Primitive streak

Jump to: navigation, search
Primitive streak
Surface view of embryo of a rabbit.
arg. Embryonic disk.
pr. Primitive streak.
Gray's subject #6 47
Carnegie stage 6b
Days 15
MeSH Primitive+Streak
Dorlands/Elsevier s_25/12761719

The primitive streak is a structure that forms during the early stages of avian, reptilian and mammalian embryonic development.

Formation

The formation of the primitive streak is one of the first signs of gastrulation. It is characterized as a furrow in the midline of the embryonic disk at the future caudal end of the embryo. This furrow is formed by the ingression of epiblast cells which will go on to form the definitive endoderm and mesoderm by replacing hypoblast cells. The epiblast cells then develop into the definitive ectoderm.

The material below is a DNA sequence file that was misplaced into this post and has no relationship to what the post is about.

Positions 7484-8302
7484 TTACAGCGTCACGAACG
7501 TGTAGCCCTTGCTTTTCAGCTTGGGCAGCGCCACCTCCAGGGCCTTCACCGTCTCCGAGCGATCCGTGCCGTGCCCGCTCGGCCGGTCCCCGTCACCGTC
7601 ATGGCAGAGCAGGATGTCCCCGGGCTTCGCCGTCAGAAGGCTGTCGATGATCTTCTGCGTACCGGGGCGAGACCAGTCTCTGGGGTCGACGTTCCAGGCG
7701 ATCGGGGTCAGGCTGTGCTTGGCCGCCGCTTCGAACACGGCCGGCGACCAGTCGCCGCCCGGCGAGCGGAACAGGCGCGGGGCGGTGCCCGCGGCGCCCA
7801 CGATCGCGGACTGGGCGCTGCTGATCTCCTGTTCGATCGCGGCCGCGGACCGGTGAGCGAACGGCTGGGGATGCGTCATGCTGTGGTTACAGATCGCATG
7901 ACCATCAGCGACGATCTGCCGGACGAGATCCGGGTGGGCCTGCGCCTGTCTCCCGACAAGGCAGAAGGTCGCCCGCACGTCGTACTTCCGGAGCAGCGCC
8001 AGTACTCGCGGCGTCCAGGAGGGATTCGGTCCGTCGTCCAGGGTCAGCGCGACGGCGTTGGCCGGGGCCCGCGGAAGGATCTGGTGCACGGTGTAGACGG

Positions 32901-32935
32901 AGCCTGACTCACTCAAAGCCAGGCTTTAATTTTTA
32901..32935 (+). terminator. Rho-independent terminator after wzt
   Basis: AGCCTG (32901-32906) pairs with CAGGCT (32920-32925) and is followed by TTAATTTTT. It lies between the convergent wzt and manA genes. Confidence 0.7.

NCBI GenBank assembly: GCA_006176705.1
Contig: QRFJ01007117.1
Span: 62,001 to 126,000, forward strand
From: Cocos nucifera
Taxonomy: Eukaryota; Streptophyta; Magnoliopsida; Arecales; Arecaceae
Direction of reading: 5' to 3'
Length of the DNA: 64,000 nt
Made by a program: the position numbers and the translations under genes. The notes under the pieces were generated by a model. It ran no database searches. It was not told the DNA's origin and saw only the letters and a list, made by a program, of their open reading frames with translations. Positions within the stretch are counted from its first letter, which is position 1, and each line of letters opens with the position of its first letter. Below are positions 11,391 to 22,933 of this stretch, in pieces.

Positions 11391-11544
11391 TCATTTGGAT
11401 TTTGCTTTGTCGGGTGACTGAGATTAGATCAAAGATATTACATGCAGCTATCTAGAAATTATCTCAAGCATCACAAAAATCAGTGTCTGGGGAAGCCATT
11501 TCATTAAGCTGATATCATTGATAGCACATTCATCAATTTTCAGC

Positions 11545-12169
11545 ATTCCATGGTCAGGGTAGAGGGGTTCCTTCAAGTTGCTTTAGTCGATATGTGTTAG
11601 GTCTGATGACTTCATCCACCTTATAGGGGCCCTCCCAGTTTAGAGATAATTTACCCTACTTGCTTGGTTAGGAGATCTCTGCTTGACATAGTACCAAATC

The primitive streak establishes a visible longitudinal axis of bilateral symmetry around which all embryonic structures will organize and align.

Components

The primitive streak consists of the following:[1]

Ethical implications

The primitive streak is an important concept in bioethics, where some experts have argued that experimentation with human embryos is permissible only before the primitive streak develops, generally around the fourteenth day of existence. The development of the primitive streak is taken, by such bioethicists, to signify the creation of a unique, potential human being. [2]

References

  1. "The trilaminar germ disk (3rd week)". Retrieved 2007-10-19.
  2. The President's Council on Bioethics, Human Cloning and Human Dignity: An Ethical Inquiryat 143.

External links

Additional images


Linked-in.jpg